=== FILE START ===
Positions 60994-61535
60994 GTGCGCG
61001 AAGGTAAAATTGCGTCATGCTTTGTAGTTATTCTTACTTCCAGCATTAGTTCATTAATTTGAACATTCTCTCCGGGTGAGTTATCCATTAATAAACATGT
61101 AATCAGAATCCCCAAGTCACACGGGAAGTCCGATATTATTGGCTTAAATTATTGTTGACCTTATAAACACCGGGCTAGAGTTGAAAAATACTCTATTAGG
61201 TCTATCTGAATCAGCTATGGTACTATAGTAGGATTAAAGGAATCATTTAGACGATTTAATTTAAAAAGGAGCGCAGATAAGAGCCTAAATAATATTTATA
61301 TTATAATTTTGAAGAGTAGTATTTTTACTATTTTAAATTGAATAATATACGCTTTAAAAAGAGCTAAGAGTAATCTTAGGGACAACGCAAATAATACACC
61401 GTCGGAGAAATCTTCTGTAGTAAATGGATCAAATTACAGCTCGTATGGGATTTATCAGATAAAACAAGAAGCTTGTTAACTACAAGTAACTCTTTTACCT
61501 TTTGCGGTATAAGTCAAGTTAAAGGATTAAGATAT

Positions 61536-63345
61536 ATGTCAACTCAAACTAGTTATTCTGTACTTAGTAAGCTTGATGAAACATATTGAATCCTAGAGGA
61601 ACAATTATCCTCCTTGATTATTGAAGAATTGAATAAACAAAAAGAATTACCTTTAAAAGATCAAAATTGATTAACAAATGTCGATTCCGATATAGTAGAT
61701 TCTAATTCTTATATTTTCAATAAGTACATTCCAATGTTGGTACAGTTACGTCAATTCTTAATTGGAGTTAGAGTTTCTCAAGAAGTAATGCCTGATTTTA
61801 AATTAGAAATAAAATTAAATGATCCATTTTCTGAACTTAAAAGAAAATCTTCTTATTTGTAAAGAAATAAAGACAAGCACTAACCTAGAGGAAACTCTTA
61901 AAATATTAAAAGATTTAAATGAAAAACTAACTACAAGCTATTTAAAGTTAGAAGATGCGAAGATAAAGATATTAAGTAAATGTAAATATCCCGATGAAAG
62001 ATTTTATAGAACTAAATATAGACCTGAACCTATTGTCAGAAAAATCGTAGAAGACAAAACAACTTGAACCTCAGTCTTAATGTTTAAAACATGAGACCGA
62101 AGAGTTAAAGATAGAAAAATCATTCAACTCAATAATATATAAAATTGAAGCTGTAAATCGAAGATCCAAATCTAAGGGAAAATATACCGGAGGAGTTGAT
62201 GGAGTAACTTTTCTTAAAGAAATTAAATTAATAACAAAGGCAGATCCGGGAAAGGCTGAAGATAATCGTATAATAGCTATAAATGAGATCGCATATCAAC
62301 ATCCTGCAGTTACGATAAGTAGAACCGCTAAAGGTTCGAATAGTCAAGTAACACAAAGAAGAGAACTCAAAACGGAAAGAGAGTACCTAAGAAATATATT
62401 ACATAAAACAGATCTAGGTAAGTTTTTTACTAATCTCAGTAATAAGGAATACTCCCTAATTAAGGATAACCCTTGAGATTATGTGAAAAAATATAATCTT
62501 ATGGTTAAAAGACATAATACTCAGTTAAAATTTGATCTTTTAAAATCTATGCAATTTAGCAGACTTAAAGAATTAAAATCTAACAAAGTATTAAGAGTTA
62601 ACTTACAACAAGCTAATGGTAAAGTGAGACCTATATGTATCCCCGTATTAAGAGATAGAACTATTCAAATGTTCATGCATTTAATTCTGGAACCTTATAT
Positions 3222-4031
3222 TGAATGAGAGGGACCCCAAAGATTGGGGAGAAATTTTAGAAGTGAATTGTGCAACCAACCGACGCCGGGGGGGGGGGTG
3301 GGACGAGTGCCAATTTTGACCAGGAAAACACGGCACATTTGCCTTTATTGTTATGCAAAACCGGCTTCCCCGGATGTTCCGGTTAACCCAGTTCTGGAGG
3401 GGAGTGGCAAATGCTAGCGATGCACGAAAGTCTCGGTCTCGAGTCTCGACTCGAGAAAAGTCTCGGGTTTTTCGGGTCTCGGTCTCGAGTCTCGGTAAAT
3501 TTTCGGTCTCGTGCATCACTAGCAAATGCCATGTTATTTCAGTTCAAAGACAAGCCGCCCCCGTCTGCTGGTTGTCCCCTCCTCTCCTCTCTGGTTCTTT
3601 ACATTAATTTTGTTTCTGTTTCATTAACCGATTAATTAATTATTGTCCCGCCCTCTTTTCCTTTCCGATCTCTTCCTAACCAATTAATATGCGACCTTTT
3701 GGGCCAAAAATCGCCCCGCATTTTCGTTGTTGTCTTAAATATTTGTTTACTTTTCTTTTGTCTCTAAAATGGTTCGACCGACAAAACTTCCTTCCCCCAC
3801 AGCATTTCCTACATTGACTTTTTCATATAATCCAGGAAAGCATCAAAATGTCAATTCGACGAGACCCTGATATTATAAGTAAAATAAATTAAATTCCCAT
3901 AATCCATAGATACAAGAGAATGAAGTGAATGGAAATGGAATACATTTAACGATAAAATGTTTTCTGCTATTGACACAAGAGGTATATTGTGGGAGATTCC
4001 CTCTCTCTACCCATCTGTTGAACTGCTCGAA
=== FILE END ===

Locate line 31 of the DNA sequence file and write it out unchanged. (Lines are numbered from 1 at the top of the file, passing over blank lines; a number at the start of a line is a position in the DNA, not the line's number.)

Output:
4001 CTCTCTCTACCCATCTGTTGAACTGCTCGAA